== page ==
2. Sonia B. Rodriguez

    As a Costa Rican citizen who grew up in New York and spent my first 19 years there, it shocks me to witness the lack of respect shown by some Americans for THE PRESIDENT OF THE USA. Incredible! I find it difficult to believe that members of Congress publicly insult him. Yet President Obama returns these "favors" with utmost respect towards all...a real gentleman. Tonight's address was a slap in the face wearing white gloves. Excellent!

    January 25, 2012 at 12:15 am |
  3. Jim

    Dear Anderson, As a family man, entrepreneur, veteran, non-partisan voter, and lover of our country, I found the President's speech useful, hope building, insightful, visionary, realistic, encouraging.... only falling short in tying the growth of jobs and manufacturing as the main tool to work on bringing down the deficit in concert with spending cuts, and tax reforms. But, the big problem is that neither mega-big businesses nor mega-big government are sustainable. The only way to get a handle on building a sustainable global economy is to localize the ownership and control over the resources. As long as big money from big business buys the governments and it's elected decision makers, the common folks will be oppressed, the environment destroyed, and freedom diminished.
    If you want to talk only about two and four year elections and quarterly and annual reports for the stockholders, then you need to prepare for economic, social, and environmental collapse. However, if you want to talk about generations and centuries of sustainable, prosperous, and dynamic global human social order.... then, only returning control of the resources to the localities from where they are derived.
    The answer is means a big change in how things are done in the world.... but, it must happen either by reason and rational human dynamism to bring about change or by the inevitable conclusion of an over-pressed and obsolete set of systems of human organization and governance.

    Should you desire to discuss this subject matter in depth, please feel free to contact me at the above email.

    Respectfully submitted,

    Jim Busher
    Happy Valley, California

    January 25, 2012 at 12:09 am |
  4. Dunyan

    Watching the republican response and republican rhetoric is insulting America...imagine what our 'foreign quests' are seeing when watching this devisive discussion this evening...it EMBARRASSING AS AN AMERICAN!
    I am not Democrat or Republican. On some issues I am liberal, others conservative.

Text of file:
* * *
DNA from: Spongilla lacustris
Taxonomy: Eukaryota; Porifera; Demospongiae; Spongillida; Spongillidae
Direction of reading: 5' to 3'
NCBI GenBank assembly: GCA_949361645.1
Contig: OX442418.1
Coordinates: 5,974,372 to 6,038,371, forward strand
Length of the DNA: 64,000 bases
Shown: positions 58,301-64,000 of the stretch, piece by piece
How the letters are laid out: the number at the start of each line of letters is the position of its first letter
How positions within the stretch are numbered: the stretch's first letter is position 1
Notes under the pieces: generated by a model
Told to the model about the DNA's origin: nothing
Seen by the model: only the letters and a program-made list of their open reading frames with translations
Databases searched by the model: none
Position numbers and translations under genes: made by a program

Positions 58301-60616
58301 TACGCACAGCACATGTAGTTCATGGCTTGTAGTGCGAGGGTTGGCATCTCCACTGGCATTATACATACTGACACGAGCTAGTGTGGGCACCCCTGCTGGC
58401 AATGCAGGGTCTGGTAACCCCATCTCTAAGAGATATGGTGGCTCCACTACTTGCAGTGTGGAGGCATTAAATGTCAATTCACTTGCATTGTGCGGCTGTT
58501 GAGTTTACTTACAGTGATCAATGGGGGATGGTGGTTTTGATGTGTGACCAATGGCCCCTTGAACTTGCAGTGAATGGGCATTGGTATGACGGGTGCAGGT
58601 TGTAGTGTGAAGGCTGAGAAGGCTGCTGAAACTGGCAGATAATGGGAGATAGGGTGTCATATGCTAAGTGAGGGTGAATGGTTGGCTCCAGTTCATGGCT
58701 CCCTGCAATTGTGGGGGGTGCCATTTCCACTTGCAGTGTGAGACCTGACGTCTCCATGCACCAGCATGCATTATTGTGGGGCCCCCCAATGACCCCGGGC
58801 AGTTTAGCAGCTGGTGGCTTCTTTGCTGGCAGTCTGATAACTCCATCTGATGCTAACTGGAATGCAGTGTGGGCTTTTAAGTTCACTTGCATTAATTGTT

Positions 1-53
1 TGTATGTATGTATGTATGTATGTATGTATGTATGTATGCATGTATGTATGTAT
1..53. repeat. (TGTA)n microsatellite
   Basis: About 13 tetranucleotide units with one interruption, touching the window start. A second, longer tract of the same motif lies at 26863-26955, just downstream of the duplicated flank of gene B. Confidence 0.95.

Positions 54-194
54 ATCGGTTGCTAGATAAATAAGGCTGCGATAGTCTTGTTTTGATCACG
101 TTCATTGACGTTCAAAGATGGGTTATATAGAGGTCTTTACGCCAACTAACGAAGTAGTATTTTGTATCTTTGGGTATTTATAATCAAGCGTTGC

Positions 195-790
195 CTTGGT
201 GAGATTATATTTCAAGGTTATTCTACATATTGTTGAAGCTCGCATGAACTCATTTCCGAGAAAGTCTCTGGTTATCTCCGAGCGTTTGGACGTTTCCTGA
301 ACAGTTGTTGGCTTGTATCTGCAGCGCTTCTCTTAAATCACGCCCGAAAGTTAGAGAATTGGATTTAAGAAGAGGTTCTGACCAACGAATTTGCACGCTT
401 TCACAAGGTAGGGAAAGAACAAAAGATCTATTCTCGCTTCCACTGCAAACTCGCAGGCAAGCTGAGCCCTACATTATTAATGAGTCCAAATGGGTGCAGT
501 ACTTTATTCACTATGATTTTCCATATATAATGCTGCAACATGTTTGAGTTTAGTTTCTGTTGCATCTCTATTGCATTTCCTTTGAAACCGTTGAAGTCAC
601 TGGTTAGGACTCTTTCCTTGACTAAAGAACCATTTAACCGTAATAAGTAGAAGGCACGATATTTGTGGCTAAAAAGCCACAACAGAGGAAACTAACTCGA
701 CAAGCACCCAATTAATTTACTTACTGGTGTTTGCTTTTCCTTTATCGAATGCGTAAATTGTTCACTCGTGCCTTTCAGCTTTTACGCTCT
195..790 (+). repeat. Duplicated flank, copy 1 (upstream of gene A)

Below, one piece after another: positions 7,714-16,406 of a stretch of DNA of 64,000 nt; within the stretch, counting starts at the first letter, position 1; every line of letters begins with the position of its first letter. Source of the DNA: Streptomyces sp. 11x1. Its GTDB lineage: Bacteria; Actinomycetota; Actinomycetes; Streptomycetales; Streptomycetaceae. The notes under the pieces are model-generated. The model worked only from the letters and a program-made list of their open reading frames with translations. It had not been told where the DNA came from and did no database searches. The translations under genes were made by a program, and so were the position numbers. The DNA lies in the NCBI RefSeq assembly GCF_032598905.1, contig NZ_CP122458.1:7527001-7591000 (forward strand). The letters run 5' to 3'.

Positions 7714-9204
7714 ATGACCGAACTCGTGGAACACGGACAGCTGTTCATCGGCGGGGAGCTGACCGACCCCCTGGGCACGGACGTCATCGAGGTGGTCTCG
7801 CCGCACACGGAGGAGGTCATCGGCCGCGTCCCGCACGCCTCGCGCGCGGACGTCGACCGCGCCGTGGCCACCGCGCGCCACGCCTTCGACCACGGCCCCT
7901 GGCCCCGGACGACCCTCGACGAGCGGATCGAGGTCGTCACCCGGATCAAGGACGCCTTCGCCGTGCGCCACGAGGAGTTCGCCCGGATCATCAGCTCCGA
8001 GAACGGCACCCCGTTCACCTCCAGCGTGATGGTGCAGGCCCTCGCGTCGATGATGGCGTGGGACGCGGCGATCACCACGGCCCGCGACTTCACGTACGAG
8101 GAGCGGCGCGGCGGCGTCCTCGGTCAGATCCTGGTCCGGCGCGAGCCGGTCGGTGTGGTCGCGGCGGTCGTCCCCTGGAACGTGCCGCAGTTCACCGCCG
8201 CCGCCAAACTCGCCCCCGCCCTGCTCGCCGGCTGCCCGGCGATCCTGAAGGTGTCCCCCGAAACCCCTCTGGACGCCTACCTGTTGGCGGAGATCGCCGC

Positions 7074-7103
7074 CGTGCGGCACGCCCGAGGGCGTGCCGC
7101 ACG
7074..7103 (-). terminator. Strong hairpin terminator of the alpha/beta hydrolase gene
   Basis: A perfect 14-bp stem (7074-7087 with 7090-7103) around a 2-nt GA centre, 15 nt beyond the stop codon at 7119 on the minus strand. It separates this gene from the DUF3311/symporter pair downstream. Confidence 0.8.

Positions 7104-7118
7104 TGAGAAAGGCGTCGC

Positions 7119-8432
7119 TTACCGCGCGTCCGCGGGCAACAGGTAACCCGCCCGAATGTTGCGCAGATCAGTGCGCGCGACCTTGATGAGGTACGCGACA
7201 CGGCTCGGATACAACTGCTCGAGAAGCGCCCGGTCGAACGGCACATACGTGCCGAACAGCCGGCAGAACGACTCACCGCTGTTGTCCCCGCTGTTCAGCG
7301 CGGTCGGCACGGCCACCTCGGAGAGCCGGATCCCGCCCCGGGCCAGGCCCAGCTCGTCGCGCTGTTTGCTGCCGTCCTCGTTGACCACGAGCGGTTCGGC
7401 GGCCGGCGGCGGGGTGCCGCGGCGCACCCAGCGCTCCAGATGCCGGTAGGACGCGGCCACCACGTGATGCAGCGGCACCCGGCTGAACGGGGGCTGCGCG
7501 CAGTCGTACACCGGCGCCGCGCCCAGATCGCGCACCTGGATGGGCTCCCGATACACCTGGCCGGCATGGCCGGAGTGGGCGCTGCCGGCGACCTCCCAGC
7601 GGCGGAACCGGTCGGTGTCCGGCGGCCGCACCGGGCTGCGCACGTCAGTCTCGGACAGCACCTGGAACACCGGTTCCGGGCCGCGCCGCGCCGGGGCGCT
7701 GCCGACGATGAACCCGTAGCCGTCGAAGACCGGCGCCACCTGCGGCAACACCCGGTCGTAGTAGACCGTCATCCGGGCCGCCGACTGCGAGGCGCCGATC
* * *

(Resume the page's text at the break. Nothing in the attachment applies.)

But listening to the 'insults' of Gingrich (planet Obama) and lack of respect by Richie Rich Romney, is pushing me away from the GOP fast and hard.

    I paid particular attention to the BODY LANGUAGE and expressions over the President's left shoulder. I would love to hear an analysis by a qualified Behavioral Analyst. Does the Speaker of the House suffer from Rosasia? Is hi s face naturally that red?

    The Democrats are not attracting me, The GOP is pushing me into their camp.

    January 24, 2012 at 11:57 pm |
  5. Linda Hutchinson

    I cheered and clapped all through the speech. Obama said everything I agree with.. There is one point I don't understand, isn't capital gains part of the rich cats' income? If so , then they are paying only 15% on part of their income. Aren't these some of the loop-holes Obama is talking about?
    This country has become too capitalistic, The rich Company CEO (etc.) are already taking their companies out of the country, they aren't making more jobs in this country with all the extra money by paying a third world country lower wages, the rich cats are keeping all the extra money. If their taxes are lowered, they will keep all that money, too!

    I wonder if Mitt Romney is counting as cherity the money he gives to the Mormon Church??

    January 24, 2012 at 11:51 pm |
  6. Azad - Orlando, FL

    Recently, Florida Governor Rick Scott took credit for the unemployment rate fell a couple of percentage points. What has Rick Scott done to increase employment to claim that credit. We point fingers at the President for the unemployment rate, however, the Heads of State are claiming the credit for when it drops. Amazing isn't it?

    January 24, 2012 at 11:51 pm |
  7. m hunt

    Will you please lose Paul Begala and Roland Martin from your "objective" political coverage. They bring no value to an objective conversation about politics. They only talk Democrat and go to all lengths even by making stupid points to praise Obama and the Democrats! CNN leans left enough, you don't need these two to tilt more so. You cannot say you are objective and fair.

    January 24, 2012 at 11:46 pm |
  8. Reynaldo Bernal

    The republicans say that the goverment should not borrow money to create goverment subsidized jobs that are not sustainable. They say that sustainable jobs can be created only by the private sector, as they are the sole engine of growth. According to them, to create these jobs they need to pay lower taxes, so that they can generate jobs.